Culture Shock: cultural exchange edition

For 2 weeks we are hosting 2 guest students from China. They are 13 and 15 years old. We did the same thing last summer and I swore that I wouldn’t do it again but then, right before I left Sweden, I received an email saying that they needed to house 10 more kids. Since I want to live in a world where high school kids can go off and have an enjoyable cross-cultural/international experience with a host family and none of us had had any chance to work on our Chinese after our disastrous meal in the first week, I thought it would be great to have some Chinese-speakers in the house for a couple of weeks, I decided we could try hosting again.

I managed to correct some of the problems that made hosting stressful last year. From the very beginning I had the kids walk themselves the 20 minutes to and from school instead of driving them everywhere (if you’ve been reading for any significant time you know that is not our style). I established the expectation that they would load their dirty dishes into the dishwasher and do their own laundry. So, really, many of the more practical stressors from last summer were not present.

However, the thing that made it a bit difficult this time around is that we ended up with a couple of kids who were not particularly open to new things. This was not at all the case last summer when we had 2 very enthusiastic and adventurous kids. I know that it takes a lot of work to immerse yourself in another culture, particularly when you don’t speak the language (these guys have very limited speaking ability and even more limited comprehension. All of our spoken Chinese is rusty but comprehension is still slightly better). All the same, what is the point of travelling to a new country if you are not going to be open to new foods, experiences, etc?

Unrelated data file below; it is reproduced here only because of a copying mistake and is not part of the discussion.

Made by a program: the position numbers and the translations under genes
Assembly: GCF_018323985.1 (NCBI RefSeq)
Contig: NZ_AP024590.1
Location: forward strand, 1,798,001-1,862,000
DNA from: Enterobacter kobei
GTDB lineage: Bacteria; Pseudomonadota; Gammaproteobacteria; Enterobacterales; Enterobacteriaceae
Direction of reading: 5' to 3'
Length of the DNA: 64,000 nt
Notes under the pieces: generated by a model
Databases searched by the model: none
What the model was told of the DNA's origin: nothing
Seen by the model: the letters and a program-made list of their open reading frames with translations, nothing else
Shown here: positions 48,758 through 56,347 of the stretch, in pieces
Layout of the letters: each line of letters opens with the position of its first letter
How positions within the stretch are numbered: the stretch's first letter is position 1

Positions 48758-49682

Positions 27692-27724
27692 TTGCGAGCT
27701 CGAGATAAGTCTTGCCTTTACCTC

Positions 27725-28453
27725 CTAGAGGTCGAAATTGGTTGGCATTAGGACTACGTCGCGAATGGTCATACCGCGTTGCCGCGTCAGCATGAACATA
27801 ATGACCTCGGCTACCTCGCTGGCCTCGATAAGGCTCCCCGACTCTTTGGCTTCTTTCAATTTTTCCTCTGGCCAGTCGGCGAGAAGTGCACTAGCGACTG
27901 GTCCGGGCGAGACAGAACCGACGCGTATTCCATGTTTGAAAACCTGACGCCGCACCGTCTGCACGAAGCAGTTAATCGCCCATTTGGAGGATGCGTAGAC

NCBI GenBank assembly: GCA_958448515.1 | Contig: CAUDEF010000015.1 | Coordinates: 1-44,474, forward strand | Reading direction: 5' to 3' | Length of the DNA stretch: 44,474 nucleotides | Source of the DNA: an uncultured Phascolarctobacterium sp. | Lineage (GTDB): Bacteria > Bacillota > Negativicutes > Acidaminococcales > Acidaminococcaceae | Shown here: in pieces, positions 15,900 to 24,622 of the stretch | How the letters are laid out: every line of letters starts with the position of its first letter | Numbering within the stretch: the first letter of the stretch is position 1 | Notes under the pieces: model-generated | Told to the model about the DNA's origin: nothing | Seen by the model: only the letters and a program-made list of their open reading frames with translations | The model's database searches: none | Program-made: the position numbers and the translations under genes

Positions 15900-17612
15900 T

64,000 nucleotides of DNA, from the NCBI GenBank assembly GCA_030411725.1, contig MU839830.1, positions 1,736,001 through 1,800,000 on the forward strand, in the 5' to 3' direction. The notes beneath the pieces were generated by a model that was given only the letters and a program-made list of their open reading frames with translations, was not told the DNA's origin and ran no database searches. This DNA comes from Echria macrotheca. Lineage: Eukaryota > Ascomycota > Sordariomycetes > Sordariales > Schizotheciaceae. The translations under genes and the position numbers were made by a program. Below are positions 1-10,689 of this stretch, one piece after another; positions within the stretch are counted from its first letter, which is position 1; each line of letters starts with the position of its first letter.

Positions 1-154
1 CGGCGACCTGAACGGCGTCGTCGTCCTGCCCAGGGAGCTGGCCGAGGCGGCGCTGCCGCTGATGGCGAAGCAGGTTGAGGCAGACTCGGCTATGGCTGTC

I try to use my experience to bridge cultural worlds. For example, I try to make sure that half of our meals will be more familiar to a Chinese palate but I also offer other meals (pb&j sandwiches, oatmeal, salad, pizza, savory crepes) that will be a stretch and I expect my guests to try this food. Instead our students basically refuse to eat and even try anything that is really outside of what they are used to. We’ve experienced this in terms of activities and household organization as well as food (in which, again, I’ve tried to create a mix of things that will be more familiar and those that are new) and it drives me batty. I don’t capitulate at all. Instead I insist that this is what we are doing now and this is what we are eating now. I feign ignorance and a lack of Chinese comprehension in the face of their obvious distaste and annoyance.

All of this has me reflecting on my behavior when I am the foreigner. Food is one area in which I absolutely push the limits when I am in Asia but, interesting, not Europe. I often say that I am a vegetarian except in the interests of international relations and I don’t care to recall all the food I have eaten in my attempts to be a good guest (jellyfish, sharkfin soup and eel on toast, anyone?). I can remember other times, however, in which I have been a less than willing participant in my hosts’ plans (e.g. unwilling to sit through karaoke). I wonder how such situations are best managed. I try not to take it personally. I try to be sensitive to culture clashes but also to offer the cross-cultural experiences these very privileged kids’ parents paid for. In addition, I don’t have any inclination to spend 2 weeks doing what our guests want to do. They want to go shopping for a Coach bag. I want to go on a hike and take a swim at the community pool.

This entry was posted in Culture Shock, In Vermont, Interculturalism, Speaking and Learning Chinese. Bookmark the permalink.

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